Delhi High Court decision- ‘design cannot constitute trademark’

The Delhi High Court on Crocs Inc. USA v/s. Aqualite India Limited and ors. held that a registered design cannot constitute a trade mark. It is decided by Delhi High Court while rejecting a plea filed by multinational footwear manufacturer Crocs Inc’s restraining some of the footwear companies from copying its registered design.

In this case, footwear manufacturer Crocs had filed separate commercial suits in the High Court against several footwear manufacturers alleging that they were copying and adopting the distinct design of Crocs. So, it filed suits against those manufacturing companies for design infringement and passing off. The passing off action arises when there is misrepresentation and the misrepresentation harms the plaintiff’s goodwill and trademark.

In the suits filed for design infringement, the Court declined interim injunction on the ground of prior publication of the design, but the plaintiff is entitled to interim injunction in these suits on the ground of passing off.

In the suit, the plaintiff Crocs INC.USA held that the distinct design of the footwear can be used as a ‘trademark’ on the ground that under Trademarks Act 1999, shape can be a trademark and hence action of passing off based on the design was maintainable.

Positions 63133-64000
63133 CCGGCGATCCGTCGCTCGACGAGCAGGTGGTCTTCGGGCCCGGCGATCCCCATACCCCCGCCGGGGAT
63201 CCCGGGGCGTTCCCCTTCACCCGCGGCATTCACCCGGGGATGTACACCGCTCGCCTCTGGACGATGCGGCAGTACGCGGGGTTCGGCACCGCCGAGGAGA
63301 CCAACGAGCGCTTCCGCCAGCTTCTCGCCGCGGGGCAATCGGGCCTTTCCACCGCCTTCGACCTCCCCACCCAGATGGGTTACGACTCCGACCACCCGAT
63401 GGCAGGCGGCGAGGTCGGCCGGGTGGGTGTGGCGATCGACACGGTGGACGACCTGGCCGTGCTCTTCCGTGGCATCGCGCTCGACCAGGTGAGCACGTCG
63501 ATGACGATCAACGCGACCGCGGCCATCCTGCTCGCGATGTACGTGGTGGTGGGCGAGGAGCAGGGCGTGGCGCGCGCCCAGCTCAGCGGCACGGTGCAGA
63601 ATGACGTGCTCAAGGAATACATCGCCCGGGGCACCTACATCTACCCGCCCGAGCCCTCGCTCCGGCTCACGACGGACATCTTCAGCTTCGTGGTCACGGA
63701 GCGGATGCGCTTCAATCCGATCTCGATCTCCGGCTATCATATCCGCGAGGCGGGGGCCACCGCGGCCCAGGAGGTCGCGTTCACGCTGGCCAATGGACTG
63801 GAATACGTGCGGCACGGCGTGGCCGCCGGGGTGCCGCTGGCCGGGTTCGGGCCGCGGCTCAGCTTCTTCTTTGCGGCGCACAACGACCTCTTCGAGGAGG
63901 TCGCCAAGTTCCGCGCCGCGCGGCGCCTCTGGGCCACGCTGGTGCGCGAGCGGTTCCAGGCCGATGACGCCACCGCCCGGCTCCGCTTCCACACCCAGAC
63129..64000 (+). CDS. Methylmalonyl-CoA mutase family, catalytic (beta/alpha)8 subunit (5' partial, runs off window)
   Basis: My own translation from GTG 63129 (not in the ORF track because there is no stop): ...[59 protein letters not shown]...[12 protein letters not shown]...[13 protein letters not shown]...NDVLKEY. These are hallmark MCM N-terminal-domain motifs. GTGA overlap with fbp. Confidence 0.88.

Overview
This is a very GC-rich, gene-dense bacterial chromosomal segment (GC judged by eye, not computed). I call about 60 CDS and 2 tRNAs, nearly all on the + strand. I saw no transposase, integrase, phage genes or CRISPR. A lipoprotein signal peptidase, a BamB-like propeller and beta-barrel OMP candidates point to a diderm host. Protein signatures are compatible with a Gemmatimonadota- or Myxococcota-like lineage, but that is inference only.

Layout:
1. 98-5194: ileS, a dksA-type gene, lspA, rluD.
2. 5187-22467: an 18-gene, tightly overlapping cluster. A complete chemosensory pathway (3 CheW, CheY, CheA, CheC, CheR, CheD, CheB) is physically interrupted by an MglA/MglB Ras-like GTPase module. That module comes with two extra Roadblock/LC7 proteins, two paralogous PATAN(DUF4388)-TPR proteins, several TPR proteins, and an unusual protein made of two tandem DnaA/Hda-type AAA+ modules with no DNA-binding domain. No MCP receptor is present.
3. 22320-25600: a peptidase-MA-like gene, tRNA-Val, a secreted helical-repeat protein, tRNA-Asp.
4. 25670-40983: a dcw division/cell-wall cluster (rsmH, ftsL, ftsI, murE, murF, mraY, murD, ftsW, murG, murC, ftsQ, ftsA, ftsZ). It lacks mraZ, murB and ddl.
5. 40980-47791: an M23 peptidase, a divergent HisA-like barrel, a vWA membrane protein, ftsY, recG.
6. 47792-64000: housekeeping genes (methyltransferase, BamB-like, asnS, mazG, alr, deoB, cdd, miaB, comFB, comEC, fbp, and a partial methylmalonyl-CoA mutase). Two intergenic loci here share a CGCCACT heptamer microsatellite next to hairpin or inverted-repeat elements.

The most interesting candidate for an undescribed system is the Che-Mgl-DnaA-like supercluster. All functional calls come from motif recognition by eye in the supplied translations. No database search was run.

In response, the defendants contended that –

  1. A design cannot be a trademark under the Designs Act.
  2. A passing off action is maintainable for trade dress and not for design. Trade Dress means extra features in the design which can be protected as a trade mark.
  3. Crocs is using registered design as trade dress. But it has not claimed for any extra feature beyond the registered design which can be protracted as trade mark.

Taking into consideration the arguments of both the parties and other leading Judgments, the High Court of Delhi dismissed the suit filed by Crocs Inc.USA and held that:

  1. As per Section 2(d) of Designs Act, a registered design cannot constitute a trademark.
  2. The features of designs such as shape, configuration, pattern, or colours applied to any article, even if used as a trade mark, cease to be a trade mark on registration being granted to the same as a design.
  3. Once the design registration is obtained, the Registered Proprietor is to be deemed to have surrendered, abandoned, and waived all rights to use such features as a trade mark.
  4. The Registrant of a design is entitled to passing off claim if there are extra features in the product and goodwill of such product is copied.
  5. Crocs has failed to show anything extra feature beyond the registerd design which can be protected by passing off actions.

Thus, it is opined that what is protected as a design cannot enjoy trade mark protection by virtue of trade dress under Trade Marks Act 1999.

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